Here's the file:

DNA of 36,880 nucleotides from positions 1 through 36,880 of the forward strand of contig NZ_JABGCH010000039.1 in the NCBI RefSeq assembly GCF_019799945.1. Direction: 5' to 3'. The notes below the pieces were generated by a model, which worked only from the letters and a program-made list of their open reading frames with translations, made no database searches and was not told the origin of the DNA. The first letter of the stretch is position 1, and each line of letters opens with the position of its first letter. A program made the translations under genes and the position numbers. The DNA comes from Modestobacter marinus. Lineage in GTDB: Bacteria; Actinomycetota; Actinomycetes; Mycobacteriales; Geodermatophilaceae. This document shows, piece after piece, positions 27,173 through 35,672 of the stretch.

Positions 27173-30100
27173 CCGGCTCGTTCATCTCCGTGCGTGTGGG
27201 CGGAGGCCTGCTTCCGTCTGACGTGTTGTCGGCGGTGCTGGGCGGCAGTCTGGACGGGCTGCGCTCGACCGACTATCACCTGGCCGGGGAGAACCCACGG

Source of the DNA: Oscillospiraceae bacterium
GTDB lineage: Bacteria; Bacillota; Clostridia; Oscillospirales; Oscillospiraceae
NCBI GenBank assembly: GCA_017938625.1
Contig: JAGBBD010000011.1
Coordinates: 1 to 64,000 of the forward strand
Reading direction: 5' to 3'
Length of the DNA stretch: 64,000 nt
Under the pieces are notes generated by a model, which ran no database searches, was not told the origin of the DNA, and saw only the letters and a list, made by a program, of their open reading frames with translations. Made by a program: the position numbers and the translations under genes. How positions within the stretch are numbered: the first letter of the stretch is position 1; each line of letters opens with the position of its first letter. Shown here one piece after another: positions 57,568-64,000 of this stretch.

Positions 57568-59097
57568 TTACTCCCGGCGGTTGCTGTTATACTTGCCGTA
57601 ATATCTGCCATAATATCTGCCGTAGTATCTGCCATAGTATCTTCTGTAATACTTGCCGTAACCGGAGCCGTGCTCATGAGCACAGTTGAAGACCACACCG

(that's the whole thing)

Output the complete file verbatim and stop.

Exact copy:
DNA of 36,880 nucleotides from positions 1 through 36,880 of the forward strand of contig NZ_JABGCH010000039.1 in the NCBI RefSeq assembly GCF_019799945.1. Direction: 5' to 3'. The notes below the pieces were generated by a model, which worked only from the letters and a program-made list of their open reading frames with translations, made no database searches and was not told the origin of the DNA. The first letter of the stretch is position 1, and each line of letters opens with the position of its first letter. A program made the translations under genes and the position numbers. The DNA comes from Modestobacter marinus. Lineage in GTDB: Bacteria; Actinomycetota; Actinomycetes; Mycobacteriales; Geodermatophilaceae. This document shows, piece after piece, positions 27,173 through 35,672 of the stretch.

Positions 27173-30100
27173 CCGGCTCGTTCATCTCCGTGCGTGTGGG
27201 CGGAGGCCTGCTTCCGTCTGACGTGTTGTCGGCGGTGCTGGGCGGCAGTCTGGACGGGCTGCGCTCGACCGACTATCACCTGGCCGGGGAGAACCCACGG

Source of the DNA: Oscillospiraceae bacterium
GTDB lineage: Bacteria; Bacillota; Clostridia; Oscillospirales; Oscillospiraceae
NCBI GenBank assembly: GCA_017938625.1
Contig: JAGBBD010000011.1
Coordinates: 1 to 64,000 of the forward strand
Reading direction: 5' to 3'
Length of the DNA stretch: 64,000 nt
Under the pieces are notes generated by a model, which ran no database searches, was not told the origin of the DNA, and saw only the letters and a list, made by a program, of their open reading frames with translations. Made by a program: the position numbers and the translations under genes. How positions within the stretch are numbered: the first letter of the stretch is position 1; each line of letters opens with the position of its first letter. Shown here one piece after another: positions 57,568-64,000 of this stretch.

Positions 57568-59097
57568 TTACTCCCGGCGGTTGCTGTTATACTTGCCGTA
57601 ATATCTGCCATAATATCTGCCGTAGTATCTGCCATAGTATCTTCTGTAATACTTGCCGTAACCGGAGCCGTGCTCATGAGCACAGTTGAAGACCACACCG